Me Myself and Mum Cannes Guillaume

CANNES –Gallic actor-director Guillaume Gallienne’s comic confessional “Me Myself and Mum” topped the 45th Directors’ Fortnight, scooping both its Art Cinema Award and the Society of Dramatic Authors and Composers’ SACD Prize.

Announced Friday, the double win, plus a special mention by the SACD jury for Serge Bozon’s “Tip Top,” vindicates the move by Directors’ Fortnight artistic director Eduardo Waintrop to program no less than five comedies in this year’s edition.

Adapting Gallienne’s own solo stage show, “Me Myself and Mum” turns on his recreation of a childhood overshadowed by his dear maman who assumes, like seemingly everybody else, that he’s gay. Gallienne plays himself as a child and schoolboy as well as limning his mother. Diane Kruger co-stars as a strict health-spa nurse.

Weighing in after its Cannes world preem – where it was received with rapturous applause – as one of France’s big upcoming comedy bows of 2013, “Me Myself and Mum” is produced by three heavyweights of contempo French cinema, Eduoard Weil, whose credits include Valerie Donzelli’s “Declaration of War” and Xavier Giannoli’s “Superstar,” and Cyril Colbeau-Justin and Jean-Baptiste Dupont at LGM, which has already scored heavily with two recent comedies, “Billy and Buddy” and “Cloclo.”

Years ago “Me Myself” might have seemed purely local fare. But with French comedies now sometimes breaking out to huge figures abroad, Gaumont, which also co-produced, has pre-sold “Me Myself” overseas, including to Germany’s Concorde.

Gaumont is in advanced negotiations to close all major territories.

Serge Bozon’s follow-up to “La France,” a standout in 2007’s Directors Fortnight, noirish comedy-thriller “Tip Top” adapts U.K. novelist Bill James, starring a manic Isabelle Huppert and Sandrine Kiberlain as rival police inspectors investigating an informant’s murder.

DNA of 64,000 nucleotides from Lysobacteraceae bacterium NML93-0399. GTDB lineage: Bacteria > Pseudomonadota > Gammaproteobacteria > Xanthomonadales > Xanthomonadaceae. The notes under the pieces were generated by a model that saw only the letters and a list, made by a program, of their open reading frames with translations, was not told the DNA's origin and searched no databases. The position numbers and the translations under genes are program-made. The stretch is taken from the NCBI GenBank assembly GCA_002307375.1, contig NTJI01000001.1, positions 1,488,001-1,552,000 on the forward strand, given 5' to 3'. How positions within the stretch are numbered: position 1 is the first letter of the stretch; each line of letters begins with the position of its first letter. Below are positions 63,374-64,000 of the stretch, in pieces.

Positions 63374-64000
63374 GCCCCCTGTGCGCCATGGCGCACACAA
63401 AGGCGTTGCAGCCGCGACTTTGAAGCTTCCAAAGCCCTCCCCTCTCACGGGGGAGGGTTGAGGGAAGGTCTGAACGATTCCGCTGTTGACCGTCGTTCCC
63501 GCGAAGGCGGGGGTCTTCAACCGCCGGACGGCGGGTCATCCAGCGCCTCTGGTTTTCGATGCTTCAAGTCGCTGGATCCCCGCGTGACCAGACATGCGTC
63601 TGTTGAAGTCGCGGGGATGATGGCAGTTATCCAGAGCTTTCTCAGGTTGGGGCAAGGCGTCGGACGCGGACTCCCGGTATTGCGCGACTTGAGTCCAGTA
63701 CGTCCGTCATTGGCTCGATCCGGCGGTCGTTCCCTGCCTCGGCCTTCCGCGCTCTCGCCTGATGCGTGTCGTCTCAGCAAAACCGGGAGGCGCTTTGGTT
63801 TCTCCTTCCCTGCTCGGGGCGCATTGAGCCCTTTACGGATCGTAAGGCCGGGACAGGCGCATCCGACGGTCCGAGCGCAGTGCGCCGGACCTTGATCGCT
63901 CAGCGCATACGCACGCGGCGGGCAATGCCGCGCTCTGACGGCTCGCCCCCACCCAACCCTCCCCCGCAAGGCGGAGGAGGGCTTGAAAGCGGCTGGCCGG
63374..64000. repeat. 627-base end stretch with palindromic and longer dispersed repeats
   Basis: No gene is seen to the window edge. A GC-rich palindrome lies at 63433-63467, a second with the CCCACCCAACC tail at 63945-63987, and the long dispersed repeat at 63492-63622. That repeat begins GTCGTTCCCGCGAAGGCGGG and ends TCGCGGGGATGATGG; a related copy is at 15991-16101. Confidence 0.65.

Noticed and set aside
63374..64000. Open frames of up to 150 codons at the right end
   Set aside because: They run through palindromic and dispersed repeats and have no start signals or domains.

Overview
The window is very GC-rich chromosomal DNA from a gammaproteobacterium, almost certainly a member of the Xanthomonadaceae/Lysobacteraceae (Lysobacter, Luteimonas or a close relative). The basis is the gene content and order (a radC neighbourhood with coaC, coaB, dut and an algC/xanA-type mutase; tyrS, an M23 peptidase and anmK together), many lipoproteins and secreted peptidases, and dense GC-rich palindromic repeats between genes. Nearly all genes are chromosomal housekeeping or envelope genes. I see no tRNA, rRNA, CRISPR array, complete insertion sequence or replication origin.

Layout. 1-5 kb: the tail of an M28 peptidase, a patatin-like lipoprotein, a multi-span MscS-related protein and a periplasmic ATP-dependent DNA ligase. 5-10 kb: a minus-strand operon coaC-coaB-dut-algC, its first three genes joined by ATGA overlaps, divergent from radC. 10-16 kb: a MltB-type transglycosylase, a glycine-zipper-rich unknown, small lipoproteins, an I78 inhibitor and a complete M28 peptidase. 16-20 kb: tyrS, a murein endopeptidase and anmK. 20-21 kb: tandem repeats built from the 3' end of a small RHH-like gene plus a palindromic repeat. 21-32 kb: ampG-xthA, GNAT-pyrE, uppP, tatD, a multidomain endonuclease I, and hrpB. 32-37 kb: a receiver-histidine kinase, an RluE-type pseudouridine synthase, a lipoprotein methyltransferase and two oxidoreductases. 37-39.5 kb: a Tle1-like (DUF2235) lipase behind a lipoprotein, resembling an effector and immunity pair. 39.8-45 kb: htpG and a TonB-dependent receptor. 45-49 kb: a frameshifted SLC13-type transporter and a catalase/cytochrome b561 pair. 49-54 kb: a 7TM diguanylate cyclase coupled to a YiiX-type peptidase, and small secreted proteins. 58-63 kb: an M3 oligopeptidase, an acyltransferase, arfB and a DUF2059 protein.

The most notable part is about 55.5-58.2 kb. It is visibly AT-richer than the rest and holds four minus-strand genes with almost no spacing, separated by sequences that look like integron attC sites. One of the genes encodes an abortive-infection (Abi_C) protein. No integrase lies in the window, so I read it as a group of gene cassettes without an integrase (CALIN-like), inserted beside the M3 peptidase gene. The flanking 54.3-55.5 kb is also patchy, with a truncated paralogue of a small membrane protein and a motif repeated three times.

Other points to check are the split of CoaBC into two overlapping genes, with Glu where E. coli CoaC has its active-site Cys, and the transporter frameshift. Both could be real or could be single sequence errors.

The third plaudit from a Directors’ Fortnight sponsor, the Europa Cinemas Label for best European film in Directors’ Fortnight, went to a movie far removed from comedy: “The Selfish Giant,” the fiction feature debut of British director Clio Barnard, whose docu “The Arbor” dazzled at 2010’s Tribeca Fest.

Set on a Bradford council estate and very loosely updating Oscar Wilde’s fairy tale, the story of two teens’ ultimately tragic friendship with a charismatic scrap merchant has elicited near universal comparisons with Ken Loach’s cinema. Sundance Selects announced on Thursday it had acquired North American rights to “Giant.”

The distance between “Me Myself” and “Giant” is symptomatic of a robustly eclectic 45th Directors’ Fortnight which presented a wide-ranging mix of five first features and two second pics, two genre movies, three documentaries as well as, unusually for a big fest, five comedies.

Opening with Ari Folman’s “The Congress,” Directors’ Fortnight closed Friday with actress-turned-director Yolande Moureau’s “Henri.”

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